[Python-Dev] PEP 3144 review.
"Martin v. Löwis"
martin at v.loewis.de
Mon Sep 28 22:11:01 CEST 2009
> Martin v. Löwis <martin <at> v.loewis.de> writes:
>>> Could you explain what benefit there is for allowing the user to create
>>> network objects that don't represent networks? Is there a use-case
>>> where these networks-that-aren't-networks are something other than a
>>> typo? Under what circumstances would I want to specify a network as
>>> 192.168.1.1/24 instead of 192.168.1.0/24?
>> So Python code has to make the computation, and it seems most natural
>> that the IP library is the piece of code that is able to compute a
>> network out of that input.
> The thing is, it doesn't create a network, it creates a hybrid "network plus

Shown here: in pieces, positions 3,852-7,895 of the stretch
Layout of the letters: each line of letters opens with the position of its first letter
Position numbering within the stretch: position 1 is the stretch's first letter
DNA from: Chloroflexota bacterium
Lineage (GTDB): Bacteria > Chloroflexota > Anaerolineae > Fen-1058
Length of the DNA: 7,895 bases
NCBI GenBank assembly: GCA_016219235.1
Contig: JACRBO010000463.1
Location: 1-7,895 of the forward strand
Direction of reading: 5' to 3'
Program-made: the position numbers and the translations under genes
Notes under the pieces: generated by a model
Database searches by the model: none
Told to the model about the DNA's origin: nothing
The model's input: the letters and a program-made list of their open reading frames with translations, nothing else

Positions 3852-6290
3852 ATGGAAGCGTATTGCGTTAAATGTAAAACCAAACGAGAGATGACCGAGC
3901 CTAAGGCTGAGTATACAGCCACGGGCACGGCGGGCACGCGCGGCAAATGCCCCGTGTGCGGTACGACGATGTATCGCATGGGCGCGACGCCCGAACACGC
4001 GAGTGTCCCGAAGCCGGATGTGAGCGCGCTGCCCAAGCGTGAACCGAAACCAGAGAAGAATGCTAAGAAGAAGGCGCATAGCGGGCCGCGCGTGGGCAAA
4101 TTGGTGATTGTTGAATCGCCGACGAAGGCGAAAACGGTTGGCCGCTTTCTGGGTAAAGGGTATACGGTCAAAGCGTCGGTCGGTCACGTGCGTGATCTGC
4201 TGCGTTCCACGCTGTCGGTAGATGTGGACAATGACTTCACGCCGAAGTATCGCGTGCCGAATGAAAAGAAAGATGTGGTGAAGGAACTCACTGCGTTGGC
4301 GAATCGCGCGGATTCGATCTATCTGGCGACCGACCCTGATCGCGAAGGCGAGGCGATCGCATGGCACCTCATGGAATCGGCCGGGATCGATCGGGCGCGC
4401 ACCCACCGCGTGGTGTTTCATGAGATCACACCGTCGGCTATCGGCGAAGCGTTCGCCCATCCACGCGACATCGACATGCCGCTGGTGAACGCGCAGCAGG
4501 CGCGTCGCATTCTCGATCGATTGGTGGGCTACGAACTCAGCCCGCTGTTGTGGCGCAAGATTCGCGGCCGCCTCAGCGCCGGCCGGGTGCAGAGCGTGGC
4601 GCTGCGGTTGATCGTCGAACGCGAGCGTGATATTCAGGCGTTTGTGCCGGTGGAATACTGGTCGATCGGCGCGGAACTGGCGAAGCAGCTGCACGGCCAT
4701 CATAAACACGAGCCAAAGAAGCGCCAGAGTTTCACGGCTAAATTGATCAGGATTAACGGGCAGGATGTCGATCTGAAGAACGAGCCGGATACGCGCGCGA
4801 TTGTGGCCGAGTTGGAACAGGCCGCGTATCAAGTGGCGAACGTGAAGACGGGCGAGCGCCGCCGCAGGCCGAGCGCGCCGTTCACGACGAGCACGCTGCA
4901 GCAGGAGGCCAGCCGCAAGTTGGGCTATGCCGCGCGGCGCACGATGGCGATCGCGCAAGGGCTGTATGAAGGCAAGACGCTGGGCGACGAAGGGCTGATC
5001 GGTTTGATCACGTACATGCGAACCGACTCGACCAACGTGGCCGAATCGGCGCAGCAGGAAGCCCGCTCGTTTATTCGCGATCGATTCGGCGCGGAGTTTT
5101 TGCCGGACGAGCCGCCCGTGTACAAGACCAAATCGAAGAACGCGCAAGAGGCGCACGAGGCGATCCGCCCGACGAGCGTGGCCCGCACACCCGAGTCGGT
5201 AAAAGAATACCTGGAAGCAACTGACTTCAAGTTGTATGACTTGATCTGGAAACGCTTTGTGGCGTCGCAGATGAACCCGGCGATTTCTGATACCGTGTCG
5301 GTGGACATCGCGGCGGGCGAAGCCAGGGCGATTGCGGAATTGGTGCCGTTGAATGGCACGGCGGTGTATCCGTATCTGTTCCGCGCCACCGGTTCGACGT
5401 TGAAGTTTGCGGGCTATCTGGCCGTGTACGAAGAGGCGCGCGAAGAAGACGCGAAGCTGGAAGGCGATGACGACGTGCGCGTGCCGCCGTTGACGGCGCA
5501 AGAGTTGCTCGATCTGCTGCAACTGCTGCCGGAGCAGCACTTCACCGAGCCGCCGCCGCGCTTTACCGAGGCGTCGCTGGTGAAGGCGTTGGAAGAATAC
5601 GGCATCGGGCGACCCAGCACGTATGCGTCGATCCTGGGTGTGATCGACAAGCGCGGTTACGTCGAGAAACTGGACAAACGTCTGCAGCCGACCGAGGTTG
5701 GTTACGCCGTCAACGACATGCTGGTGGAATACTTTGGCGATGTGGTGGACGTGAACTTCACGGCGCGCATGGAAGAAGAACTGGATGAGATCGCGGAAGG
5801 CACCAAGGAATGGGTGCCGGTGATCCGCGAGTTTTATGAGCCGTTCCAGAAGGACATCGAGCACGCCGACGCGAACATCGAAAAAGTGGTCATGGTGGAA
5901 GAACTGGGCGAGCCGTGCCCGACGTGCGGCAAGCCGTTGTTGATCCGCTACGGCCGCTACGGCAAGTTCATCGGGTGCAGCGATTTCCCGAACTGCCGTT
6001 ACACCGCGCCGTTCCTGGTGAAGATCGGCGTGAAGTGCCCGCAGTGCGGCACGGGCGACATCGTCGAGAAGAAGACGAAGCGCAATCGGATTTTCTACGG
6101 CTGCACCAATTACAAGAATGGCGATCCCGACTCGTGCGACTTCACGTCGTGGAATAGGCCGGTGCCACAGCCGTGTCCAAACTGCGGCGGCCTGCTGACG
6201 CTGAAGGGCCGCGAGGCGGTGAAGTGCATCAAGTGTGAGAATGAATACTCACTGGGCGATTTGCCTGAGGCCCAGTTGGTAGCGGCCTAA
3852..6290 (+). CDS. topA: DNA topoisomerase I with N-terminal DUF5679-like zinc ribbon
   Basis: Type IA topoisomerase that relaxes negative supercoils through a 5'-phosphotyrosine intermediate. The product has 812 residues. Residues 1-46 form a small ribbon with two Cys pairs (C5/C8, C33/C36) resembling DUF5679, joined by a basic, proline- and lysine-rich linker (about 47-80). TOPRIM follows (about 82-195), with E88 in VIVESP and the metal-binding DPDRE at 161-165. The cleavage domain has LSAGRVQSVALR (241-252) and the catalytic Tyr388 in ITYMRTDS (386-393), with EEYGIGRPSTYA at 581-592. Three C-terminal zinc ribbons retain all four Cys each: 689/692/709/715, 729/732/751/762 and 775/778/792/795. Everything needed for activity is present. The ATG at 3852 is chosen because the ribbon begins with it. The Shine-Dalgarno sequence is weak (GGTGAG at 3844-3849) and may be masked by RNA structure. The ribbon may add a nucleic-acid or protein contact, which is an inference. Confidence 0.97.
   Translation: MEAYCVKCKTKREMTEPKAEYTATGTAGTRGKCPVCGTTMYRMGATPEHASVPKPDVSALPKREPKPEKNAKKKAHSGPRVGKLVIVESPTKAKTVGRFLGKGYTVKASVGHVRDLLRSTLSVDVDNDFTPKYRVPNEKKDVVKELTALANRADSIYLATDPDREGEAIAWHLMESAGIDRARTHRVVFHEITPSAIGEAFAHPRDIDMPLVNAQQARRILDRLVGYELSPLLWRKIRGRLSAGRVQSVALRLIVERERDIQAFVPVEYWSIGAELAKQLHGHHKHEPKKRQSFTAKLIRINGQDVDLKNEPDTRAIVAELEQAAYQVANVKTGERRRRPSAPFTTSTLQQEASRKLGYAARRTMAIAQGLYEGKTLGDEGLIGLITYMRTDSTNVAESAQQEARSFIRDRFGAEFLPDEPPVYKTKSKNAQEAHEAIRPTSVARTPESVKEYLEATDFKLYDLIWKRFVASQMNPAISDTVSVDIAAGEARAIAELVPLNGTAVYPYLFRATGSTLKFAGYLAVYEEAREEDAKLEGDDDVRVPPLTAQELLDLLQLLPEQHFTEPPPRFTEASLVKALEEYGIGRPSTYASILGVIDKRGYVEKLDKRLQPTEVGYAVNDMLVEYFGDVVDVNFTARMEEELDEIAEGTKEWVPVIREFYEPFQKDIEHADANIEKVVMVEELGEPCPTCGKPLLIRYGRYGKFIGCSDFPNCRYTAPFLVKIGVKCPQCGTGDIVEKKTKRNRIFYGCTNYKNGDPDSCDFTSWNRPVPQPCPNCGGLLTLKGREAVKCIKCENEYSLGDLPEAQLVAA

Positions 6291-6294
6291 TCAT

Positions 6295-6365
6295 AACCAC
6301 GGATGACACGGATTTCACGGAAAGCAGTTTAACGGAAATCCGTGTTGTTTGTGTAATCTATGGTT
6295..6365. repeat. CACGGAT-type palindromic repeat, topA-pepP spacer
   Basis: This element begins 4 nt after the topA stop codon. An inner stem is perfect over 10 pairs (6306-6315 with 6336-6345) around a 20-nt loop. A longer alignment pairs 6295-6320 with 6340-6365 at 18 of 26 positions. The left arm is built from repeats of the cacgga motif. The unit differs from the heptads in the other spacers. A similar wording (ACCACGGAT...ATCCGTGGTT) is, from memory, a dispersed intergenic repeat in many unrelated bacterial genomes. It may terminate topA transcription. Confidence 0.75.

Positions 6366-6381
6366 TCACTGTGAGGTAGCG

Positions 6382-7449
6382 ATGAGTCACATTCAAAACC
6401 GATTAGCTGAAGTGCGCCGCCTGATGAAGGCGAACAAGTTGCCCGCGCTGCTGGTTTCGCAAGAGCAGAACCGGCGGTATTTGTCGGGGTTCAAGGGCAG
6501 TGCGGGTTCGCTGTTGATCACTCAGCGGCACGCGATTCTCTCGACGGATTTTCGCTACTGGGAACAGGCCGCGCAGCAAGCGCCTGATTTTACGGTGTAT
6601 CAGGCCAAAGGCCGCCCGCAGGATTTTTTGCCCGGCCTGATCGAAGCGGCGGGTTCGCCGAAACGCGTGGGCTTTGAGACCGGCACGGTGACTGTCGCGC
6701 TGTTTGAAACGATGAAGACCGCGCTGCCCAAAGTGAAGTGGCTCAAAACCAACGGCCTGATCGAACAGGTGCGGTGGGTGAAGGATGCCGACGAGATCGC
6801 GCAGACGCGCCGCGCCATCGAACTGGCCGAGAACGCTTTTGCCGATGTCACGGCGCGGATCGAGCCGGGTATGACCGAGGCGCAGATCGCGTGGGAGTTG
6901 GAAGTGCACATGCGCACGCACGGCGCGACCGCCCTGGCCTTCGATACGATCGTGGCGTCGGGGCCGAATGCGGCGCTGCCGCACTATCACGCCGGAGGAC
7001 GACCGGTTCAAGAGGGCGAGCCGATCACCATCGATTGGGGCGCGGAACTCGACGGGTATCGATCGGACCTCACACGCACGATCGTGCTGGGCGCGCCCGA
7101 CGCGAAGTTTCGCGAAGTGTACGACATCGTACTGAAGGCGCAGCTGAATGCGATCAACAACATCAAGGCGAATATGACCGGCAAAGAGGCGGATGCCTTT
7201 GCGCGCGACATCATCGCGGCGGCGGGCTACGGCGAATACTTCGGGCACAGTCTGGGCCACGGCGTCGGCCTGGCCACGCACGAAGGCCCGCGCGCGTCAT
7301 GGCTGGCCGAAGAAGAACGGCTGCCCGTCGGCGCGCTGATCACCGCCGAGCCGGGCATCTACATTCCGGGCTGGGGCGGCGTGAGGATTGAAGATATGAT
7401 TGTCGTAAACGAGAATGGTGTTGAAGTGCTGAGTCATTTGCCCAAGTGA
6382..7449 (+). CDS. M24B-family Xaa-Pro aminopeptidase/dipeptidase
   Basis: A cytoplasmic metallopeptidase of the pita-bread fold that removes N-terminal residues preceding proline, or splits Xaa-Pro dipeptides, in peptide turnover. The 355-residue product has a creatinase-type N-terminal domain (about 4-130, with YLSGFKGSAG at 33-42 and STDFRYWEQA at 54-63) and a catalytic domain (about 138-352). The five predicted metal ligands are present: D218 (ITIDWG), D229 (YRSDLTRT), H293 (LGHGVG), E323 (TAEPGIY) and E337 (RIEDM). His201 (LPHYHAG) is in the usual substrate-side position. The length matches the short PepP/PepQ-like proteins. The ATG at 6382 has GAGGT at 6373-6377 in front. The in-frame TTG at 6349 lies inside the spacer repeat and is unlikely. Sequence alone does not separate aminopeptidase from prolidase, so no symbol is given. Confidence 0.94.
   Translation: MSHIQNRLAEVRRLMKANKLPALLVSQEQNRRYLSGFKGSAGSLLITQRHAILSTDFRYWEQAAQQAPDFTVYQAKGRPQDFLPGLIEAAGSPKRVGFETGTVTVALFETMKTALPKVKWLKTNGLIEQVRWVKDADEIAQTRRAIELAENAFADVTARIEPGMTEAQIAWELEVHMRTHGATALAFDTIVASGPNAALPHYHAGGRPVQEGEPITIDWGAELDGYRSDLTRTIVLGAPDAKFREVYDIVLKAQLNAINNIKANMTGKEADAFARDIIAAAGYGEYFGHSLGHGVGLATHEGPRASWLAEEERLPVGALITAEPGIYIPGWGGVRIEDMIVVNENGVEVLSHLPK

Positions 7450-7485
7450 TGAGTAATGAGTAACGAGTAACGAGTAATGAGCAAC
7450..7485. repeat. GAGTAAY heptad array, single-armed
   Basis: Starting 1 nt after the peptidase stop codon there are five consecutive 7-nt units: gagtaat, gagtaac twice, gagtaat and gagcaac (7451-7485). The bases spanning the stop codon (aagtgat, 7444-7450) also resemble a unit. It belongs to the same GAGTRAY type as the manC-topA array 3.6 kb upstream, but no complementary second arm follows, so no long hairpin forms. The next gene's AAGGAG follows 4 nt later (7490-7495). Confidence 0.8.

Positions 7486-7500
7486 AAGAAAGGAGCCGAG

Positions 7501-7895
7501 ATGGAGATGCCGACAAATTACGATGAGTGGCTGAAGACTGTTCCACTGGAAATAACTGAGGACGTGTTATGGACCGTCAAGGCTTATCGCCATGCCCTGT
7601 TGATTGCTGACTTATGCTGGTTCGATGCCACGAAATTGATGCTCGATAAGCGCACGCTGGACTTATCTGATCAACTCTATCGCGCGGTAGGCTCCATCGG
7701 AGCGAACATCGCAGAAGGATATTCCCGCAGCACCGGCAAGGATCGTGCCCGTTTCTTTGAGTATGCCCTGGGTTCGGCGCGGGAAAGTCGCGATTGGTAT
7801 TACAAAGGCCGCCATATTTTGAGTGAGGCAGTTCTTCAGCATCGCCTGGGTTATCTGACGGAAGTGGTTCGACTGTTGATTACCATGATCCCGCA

> host" which retains knowledge about the original host (that is, 192.168.1.1
> rather than simply 192.168.1.0, if you enter "192.168.1.1/24").
> That's what the OP meant with "networks-that-aren't-networks", and that's what
> people are objecting to.
That's not the question that was asked, though - the question asked
was "Under what circumstances would I want to specify...". I hope
most people agree that it is desirable to be able to specify a network
not just by its network address.
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